Thursday, January 17, 2008

Recent Reading (KidLit edition)

In reading to The Daughter at night, we've recently started to read chapter books a bit at a time, each evening, as opposed to the single-volume storybooks that were the rule until then. This has opened up lots of new vistas for reading, and it's really rejuvenated a time of night that had for a while felt more like a chore than a treasured portion of our daily routine. I've generally tried to choose books that are slightly above her reading level, so as to keep her challenged and exposed to new stuff, and I've tried to choose books that I'd like to read as well.

(UPDATE: A reader asks how old she is; The Daughter is eight, and she's in third grade.)

Here are some of the books we've read:

:: Danny the Champion of the World by Roald Dahl. This is simply one of my favorite books of all time, be it for children or adults. This one is just sheer, total delight. This story of a young boy living alone with his mechanic father in rural England is full of charm, humor, and also some excitement when our hero, young Danny, learns his father's deepest and darkest secret. It's a wonderful "underdog blue-collar folks against the arrogant wealthy" type of tale, with one of the best endings I know. Why this book hasn't been done into a proper movie, I can't imagine. (Apparently it was filmed in Britain, but I've never seen it or even heard of that production until now -- a TV film for the BBC, perhaps?)

:: James and the Giant Peach, also by Roald Dahl. This was new to me, actually; I love Dahl, but somehow I got through childhood without reading this one, although I did see the Tim Burton-produced movie several years ago, which turns out to have added quite a bit to the story. No matter; the main portion of the tale, in which James is liberated from the clutches of his vile Aunts when he comes into the possession of a giant peach, and the friends he makes inside that peach when he meets the insectoid denizens of the fruit, is the real meat of the story. This is classic Dahl, in which supernatural doings are presented simply as a normal part of the world, and in which our author thinks nothing of having the hero's parents killed by a rhinoceros on page one.

:: Stormbreaker, by Anthony Horowitz. We bought this book at the book fair at the school's Open House this year, mainly because it had a really cool cover. It's actually a halfway decent book, the first in a series of spy thrillers featuring thirteen-year-old Alex Rider, who is recruited by MI6 after his caretaker uncle is murdered while investigating an enigmatic industrialist who is about to donate free computers to every school in Britain. It's a pretty violent story, and there were times in the reading that I wondered if it would have been better left until she was older. She really enjoyed this one, however, finding the suspense sequences pretty spine-tingling. I imagine we'll be tracking down the subsequent volumes in the future.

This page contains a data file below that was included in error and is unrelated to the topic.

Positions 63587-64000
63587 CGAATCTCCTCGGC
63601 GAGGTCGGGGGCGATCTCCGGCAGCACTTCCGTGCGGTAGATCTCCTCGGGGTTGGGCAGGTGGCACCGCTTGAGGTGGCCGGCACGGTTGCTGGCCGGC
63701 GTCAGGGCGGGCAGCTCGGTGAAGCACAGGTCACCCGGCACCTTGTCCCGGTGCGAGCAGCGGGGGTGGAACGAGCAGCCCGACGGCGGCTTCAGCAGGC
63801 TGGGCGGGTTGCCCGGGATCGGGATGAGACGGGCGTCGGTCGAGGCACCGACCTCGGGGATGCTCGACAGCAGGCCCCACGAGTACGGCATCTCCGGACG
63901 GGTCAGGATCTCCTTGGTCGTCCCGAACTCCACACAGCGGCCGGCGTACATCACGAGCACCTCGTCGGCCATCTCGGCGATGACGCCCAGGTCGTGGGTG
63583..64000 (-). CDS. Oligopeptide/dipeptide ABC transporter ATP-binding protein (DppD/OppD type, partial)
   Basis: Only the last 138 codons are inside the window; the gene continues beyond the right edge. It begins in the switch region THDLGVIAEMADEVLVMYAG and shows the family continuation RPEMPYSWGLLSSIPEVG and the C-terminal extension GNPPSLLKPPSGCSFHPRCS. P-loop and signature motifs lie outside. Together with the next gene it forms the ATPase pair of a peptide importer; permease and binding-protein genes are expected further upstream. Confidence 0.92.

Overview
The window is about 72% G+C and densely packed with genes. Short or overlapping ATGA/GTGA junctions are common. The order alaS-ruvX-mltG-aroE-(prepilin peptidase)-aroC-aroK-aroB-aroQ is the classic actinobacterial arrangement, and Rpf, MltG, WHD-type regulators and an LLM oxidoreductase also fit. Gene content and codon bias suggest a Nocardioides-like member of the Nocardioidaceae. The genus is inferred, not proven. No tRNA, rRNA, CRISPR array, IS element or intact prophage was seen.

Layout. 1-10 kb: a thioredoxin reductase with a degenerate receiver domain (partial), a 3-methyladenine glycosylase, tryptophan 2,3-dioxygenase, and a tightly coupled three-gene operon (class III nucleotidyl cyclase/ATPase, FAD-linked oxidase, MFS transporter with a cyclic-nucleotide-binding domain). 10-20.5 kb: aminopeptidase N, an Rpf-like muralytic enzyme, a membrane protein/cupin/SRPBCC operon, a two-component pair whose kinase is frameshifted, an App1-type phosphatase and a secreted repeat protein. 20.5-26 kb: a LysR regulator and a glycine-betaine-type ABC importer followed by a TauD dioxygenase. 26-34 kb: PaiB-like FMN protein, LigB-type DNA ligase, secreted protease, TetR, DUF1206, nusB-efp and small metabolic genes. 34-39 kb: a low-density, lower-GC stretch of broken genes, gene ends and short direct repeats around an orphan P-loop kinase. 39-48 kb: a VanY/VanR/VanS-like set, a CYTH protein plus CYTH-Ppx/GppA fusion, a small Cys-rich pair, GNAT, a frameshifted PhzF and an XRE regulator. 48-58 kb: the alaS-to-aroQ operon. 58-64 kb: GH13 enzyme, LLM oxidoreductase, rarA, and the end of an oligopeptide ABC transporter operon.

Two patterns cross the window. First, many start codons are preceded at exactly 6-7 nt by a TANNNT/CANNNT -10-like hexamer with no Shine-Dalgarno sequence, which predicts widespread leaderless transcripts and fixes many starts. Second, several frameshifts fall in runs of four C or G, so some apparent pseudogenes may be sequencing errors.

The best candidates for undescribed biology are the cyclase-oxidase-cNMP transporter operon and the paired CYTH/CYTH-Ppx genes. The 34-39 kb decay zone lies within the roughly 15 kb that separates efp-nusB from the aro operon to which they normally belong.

:: Larklight by Philip Reeve is an amazingly fun book. We had a blast with this one, as we'd hoped, given that the book is subtitled "A Rousing Tale of Dauntless Pluck in the Farthest Reaches of Space". It's literally a steampunk space opera: a SF adventure that assumes that certain scientific theories of the nature of the universe long-since disproved in the real world are actually true. Hence, the book posits the existence of the aether, strange beings on every planet, spaceships that literally look like seafaring vessels in the sky. There are space pirates, malevolent aliens living in the ruins of Saturn, ancient races on Mars, a spacefaring British Empire, and a harrowing journey into Jupiter's Great Red Spot. If you can accept the nature of the world Reeve has created here, Larklight is a rollicking blast of a story. We recommend it highly. Of all the books we've read lately, this is the one that earned the most heartfelt howls of protest from The Daughter when I told her that the page we were on was where we'd stop for the night.

Reading. I like it.

(Each of these books is good on the merits, so don't eschew them if you don't happen to have kids around.)


Anonymous said...

Curious to know, how old is your daughter? I'm always looking for suggestions on great books to read to my kids, so I'm wondering how age-appropriate some of these would be for mine.

I read James and the Giant Peach as a kid, but don't remember Danny, Champion of the World. That one, I will definitely look up! :-)

Alex Shapiro said...

Great choices! And here's another to add to the list: The Phantom Tollbooth, by Norton Juster. It is as wonderful a book for the adults in the household as it is for their marvelous daughter!

Anonymous said...

I'd like to recommend the Phantom Tollbooth (by Norton Juster). I was introduced to it by my second grade teacher (who read a chapter a day of various books to us and I had to buy it and read it because her reading it was way too slow for me....)

Anonymous said...

I'm thankful to you for shown me some of the good books around the world. Thanks for the excerpt too, that is the thing really made me to read those books.
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